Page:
Bringing the Body to Life – August 2012
When I stumbled across Nonviolent Communication (NVC) 7 years ago, the interior of my body felt like cotton wool. I thought that the idea that there was a relationship between the outer world and our physical sensations was wishful thinking on the part of people who believed in etheric spirits and alien abductions.
The first time I received empathy guesses from a circle of voices, I felt like I was a tiny boat afloat in a flooding sea of my emotions, with the needs guesses orienting me like lighthouses in the distance toward resolution. Even then, in that experience of dawning comfort and self-understanding, my body did not have a voice. Even then, as I was receiving physical reassurance, while my heart rate and respiration were slowing, while my blood pressure was dropping, I could not have told you much about my body except that I could recognize the “ka-thunk” of relaxation when a needs guess really landed.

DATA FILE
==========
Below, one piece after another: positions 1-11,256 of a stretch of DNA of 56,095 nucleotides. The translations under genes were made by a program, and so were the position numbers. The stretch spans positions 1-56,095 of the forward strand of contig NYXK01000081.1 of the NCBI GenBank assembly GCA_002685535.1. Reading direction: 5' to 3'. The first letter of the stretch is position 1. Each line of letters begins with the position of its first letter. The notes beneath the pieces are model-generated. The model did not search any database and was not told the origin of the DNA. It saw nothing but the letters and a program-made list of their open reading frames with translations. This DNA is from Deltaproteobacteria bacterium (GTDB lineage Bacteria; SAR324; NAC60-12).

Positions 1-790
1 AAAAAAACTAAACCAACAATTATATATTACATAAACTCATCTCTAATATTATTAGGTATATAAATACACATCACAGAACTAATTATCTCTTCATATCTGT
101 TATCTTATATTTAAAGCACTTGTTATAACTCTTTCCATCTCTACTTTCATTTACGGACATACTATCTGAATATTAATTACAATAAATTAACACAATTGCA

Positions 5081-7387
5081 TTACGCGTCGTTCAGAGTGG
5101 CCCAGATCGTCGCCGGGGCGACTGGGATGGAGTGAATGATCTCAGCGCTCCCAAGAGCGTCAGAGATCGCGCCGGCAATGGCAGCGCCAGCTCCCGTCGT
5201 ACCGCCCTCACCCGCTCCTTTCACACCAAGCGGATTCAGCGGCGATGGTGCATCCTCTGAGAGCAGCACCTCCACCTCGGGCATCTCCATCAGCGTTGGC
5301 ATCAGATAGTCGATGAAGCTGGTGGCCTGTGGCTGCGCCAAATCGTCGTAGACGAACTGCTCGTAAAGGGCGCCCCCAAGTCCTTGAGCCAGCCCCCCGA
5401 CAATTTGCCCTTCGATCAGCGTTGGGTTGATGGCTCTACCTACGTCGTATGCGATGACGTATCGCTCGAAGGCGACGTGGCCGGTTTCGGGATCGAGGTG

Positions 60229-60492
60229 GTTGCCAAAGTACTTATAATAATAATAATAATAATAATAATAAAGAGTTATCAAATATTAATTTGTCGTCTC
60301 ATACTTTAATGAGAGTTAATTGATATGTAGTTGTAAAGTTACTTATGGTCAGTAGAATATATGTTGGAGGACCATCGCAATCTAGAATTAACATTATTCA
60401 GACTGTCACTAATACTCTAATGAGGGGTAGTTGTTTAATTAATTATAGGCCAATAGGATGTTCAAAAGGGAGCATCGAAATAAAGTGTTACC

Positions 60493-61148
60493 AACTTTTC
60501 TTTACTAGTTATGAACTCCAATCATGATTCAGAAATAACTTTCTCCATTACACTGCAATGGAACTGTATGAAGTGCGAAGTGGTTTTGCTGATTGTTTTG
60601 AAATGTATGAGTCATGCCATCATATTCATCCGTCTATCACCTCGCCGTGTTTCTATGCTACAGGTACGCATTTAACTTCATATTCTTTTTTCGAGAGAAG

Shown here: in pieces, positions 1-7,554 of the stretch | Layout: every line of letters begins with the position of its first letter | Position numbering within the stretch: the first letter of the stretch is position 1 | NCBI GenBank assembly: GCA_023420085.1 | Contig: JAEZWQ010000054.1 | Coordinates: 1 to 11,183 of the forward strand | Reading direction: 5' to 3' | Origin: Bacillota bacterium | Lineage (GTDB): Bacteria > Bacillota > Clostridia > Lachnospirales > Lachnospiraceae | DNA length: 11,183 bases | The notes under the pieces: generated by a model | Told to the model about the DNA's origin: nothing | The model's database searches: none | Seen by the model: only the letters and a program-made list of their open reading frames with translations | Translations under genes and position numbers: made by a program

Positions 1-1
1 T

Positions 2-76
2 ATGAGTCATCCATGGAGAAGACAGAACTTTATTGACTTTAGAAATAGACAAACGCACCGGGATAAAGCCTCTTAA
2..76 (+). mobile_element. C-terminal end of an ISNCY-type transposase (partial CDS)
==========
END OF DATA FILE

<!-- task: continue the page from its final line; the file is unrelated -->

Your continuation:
If we could have looked inside my brain with an MRI, we would have seen that a part of my right prefrontal cortex was dark – the insula, tucked up underneath the cortical folds, on the outside of the amygdala, the part that should have lit up to tell me what was happening in my body.
It was as if it took the nuclear detonation of extremely accurate empathy to make a huge enough shift in my body that I was able to feel it.
And was I unusually numb, or somehow brain-damaged? No. The accommodation of turning our insulas off (or perhaps never turning them on) is common among children who are raised by parents who themselves are not connected with their bodies, and who do not have a habit of asking their children about their emotions or of connecting emotions with physical sensation. This disconnection compromises us, as we are left without the link between our direct experience of the world and our ability to understand why we are making decisions. (This is the disconnection of avoidant attachment and left hemisphere dominance that runs from our childhoods, through our bodies, into our cultures, and affects our very planet.)
And it is just an accommodation, a habit of brain use, a pattern that can be changed as we open the door between the hemispheres, and begin to heal our old attachment wounds, moving toward brain integration and health.